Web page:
We devised a corresponding approach allowing an exact analysis of PADI4 (exons 2–4) haplotypes using a haplotype-specific amplification protocol covering the whole region of interest. This approach utilizes a PCR assay designed to amplify large DNA fragments containing Taq DNA polymerase and the proofreading enzyme Pyrococcus species GB-D polymerase. In principle, the development of a haplotype- or allele-specific amplification procedure using allele-specific forward and/or reverse primers could be hampered by the 3′→5′ exonuclease activity of the proofreading enzyme GB-D polymerase. However, the technique described here permits unambiguous haplotype-specific amplification and sequence analysis (Fig. 2). The applicability of the described approach for an allele-specific amplification might be explained by at least two reasons. First, there is an enormous preponderance of allele-specific primers over those primers whose allele-specific 3′-terminal ends were cut by 3′→5′ exonuclease activity during the amplification procedure. Second, due to the allele-specificity of both the forward and reverse primers used for haplotype characterization, the portion of such DNA strands synthesized by the concerted action of forward and reverse primers that are both cut at their 3′-terminal ends is negligible.
Fig. 2

Haplotype-specific sequencing of PADI4. Sequences of DNA sample 040551 are shown. The haplotypes 1 and 2/3 were amplified and sequenced separately. The presented sequences cover the boundary between intron 3 and exon 4 of PADI4. 1: SNP padi_94; 2: SNP padi_104

The main PADI4 haplotypes in our white German population exhibited a distribution similar to those in Japanese and British studies [10, 11]: The most prevalent forms were haplotype 1 (padi_89*A, padi_90*C, padi_92*C, padi4_94*C, padi_104*C, padi4_95*G, padi4_96*T) and haplotype 2/3 (padi_89*G, padi_90*T, padi_92*G, padi4_94*T, padi_104*T, padi4_95*C, padi4_96*C; Germany 58%/31%; Japan 60%/29%; United Kingdom 56%/32%). We did not discriminate between PADI4 haplotypes 2 and 3 because SNP padi4_102, which differentiates between haplotypes 2 and 3, is located more than 11 kb downstream of the region of interest. Haplotype 4 (padi_89*G, padi_90*T, padi_92*G, padi4_94*T, padi_104*C, padi4_95*G, padi4_96*T) was about twice as frequent in Germany and the United Kingdom as in Japan (Germany 8%; Japan 4%; United Kingdom 9%).

An exact comparison of the frequency of the haplotype 1B identified in this study with this of previously published studies was not possible. No SNP constellation comparable to haplotype 1B was described in the Japanese population [10]. In the British study only the SNPs padi4_89, padi4_90, padi4_92, and padi4_104 were determined [11]. However, when considering the constellation padi4_89*A, padi4_90*C, padi4_92*G, and padi4_104*C, which is common to haplotypes 1B, the frequencies reported in the UK (2.2%) and in the present study (2.9%) are largely similar.

The most remarkable finding in our study was the large number of additional novel variants identified (Fig. 1). More than 10% of the individuals studied presented with previously unknown polymorphisms. All of the exonic variations result in amino acid substitutions (265G→A, D89 N; 304C→A, P102T; 392G→C, R131T) that alter the charge of the respective amino acids (D89 N, R131T), or that may affect the steric arrangement of the neighboring amino acids (P102T). Because the novel intronic variations are located near the exon-intron boundaries—390194C→T, 392864C→T, and 393030A→G are located 38 bp downstream of exon 2, 85 bp upstream of exon 3, and 14 bp downstream of exon 3—one may speculate that both variations affect the process of splicing. However, intronic variants located more distantly from intron-exon boundaries may also affect the results of disease association studies. Further studies should address the questions of the functional relevance of the described amino acid substitutions and of the influence of intronic variants on PADI4 splicing. Studies focusing on the structural analysis of PADI4 by X-ray cristallographic analysis are under way [12]. A complete structural analysis of PADI4 will help to understand the way by which PADI4 interacts with the respective substrates and how variations of PADI4 could modify substrate specificity.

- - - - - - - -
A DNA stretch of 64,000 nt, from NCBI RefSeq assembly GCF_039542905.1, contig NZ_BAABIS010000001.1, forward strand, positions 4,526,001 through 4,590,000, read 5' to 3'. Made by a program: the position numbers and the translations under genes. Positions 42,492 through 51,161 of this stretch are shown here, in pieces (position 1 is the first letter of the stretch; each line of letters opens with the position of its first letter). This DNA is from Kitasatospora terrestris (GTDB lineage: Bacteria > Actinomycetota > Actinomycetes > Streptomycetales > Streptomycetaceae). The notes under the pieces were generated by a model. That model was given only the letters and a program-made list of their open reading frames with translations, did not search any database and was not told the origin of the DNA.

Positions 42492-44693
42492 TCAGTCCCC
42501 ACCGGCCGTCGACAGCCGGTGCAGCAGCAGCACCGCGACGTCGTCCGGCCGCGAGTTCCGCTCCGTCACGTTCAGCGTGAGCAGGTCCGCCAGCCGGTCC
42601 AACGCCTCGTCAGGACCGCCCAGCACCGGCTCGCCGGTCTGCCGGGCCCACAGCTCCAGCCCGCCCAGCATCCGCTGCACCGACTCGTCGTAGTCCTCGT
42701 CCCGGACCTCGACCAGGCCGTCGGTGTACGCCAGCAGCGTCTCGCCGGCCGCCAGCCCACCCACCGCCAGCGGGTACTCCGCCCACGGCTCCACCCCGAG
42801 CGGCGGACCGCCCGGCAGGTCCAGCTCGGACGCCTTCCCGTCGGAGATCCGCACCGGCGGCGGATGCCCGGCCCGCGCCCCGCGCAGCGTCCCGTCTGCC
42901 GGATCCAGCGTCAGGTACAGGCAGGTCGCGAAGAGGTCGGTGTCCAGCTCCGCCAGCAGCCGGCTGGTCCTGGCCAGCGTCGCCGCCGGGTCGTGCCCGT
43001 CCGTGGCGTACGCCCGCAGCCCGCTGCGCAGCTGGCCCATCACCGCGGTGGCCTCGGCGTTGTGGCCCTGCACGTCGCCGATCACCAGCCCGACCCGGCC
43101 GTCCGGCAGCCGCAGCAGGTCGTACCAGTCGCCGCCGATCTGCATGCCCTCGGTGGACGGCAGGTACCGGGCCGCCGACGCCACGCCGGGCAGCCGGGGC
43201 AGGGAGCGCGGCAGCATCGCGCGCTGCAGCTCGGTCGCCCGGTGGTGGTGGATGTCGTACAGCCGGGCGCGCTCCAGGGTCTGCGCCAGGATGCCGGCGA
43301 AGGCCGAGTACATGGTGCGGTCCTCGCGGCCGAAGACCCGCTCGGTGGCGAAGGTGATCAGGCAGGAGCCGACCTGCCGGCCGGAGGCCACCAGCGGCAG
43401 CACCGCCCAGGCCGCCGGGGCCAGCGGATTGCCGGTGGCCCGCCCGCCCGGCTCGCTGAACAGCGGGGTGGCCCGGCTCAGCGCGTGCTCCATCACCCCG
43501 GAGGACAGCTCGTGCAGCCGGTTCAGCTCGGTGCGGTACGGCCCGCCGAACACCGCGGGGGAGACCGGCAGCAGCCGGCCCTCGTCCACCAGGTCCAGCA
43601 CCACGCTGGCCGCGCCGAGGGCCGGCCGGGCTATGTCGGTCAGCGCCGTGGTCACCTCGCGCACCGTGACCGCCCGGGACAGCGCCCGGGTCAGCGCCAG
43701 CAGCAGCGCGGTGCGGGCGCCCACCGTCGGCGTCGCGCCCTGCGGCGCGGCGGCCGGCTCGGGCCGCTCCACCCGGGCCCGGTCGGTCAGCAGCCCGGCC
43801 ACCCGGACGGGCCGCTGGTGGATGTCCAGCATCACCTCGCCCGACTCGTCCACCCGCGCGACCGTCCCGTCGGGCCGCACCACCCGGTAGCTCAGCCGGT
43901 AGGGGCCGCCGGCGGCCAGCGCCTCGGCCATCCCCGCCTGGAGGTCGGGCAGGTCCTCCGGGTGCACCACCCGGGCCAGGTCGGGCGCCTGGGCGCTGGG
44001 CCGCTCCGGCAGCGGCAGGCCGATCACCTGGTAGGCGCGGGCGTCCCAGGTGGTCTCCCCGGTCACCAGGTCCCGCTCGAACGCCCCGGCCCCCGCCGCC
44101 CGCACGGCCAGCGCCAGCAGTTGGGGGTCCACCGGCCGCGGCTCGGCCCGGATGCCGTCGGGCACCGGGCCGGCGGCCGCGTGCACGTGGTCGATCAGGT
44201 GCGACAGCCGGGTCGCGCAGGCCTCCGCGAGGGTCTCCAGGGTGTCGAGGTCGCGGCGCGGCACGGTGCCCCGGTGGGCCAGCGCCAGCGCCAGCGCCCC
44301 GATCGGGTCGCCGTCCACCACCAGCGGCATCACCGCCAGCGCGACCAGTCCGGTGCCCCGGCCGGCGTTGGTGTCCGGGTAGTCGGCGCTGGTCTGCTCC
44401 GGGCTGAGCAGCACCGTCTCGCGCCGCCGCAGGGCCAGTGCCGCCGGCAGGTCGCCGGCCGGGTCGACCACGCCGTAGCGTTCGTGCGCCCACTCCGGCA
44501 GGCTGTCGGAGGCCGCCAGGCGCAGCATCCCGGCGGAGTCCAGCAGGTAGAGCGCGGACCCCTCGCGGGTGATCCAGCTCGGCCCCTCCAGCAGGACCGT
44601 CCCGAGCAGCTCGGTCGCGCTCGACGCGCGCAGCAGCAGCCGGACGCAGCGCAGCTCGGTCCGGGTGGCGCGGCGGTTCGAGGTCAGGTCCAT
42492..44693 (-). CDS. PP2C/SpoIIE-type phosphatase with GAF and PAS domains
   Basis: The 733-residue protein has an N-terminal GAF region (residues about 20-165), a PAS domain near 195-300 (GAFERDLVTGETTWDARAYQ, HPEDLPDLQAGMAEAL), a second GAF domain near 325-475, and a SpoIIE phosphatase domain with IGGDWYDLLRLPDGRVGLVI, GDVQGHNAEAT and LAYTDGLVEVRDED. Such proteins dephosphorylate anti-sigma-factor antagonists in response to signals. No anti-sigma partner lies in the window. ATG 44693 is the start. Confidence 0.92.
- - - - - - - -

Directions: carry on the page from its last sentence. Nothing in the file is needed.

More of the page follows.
A further interesting observation is that four out of six novel variants present in 8 out of 11 individuals were found to be in cis linkage with the susceptibility haplotype 2/3. This finding is all the more interesting when one considers that haplotype 2/3 is about half as frequent as haplotype 1. The linkage of the newly described PADI4 variants with the susceptibility haplotype 2/3 raises the question of whether the phenomenon of association with RA is affected, not only by the SNP constellation characterizing the so-called susceptibility PADI4 haplotypes 2/3 and 4 themselves but also by additional variants predominantly found in linkage with these susceptibility haplotypes. Such additional variants cannot be identified by simple SNP diagnostic procedures such as amplification refractory mutation system, TaqMan 5′ allelic discrimination assays or Invader assays. We therefore emphasize that further studies on disease association of PADI4 should be performed using sequencing-based approaches that allow the identification of novel variants and the characterization of their exact haplotypic context.

In view of the variability of PADI4 and the need for a correct attribution of novel variants to the respective PADI4 haplotypes we feel it is necessary to establish a PADI4 nomenclature allowing a clearcut description of PADI4 variants.

Acknowledgements

We thank Gisela Diederich for excellent technical assistance.

Copyright information

© Springer-Verlag 2004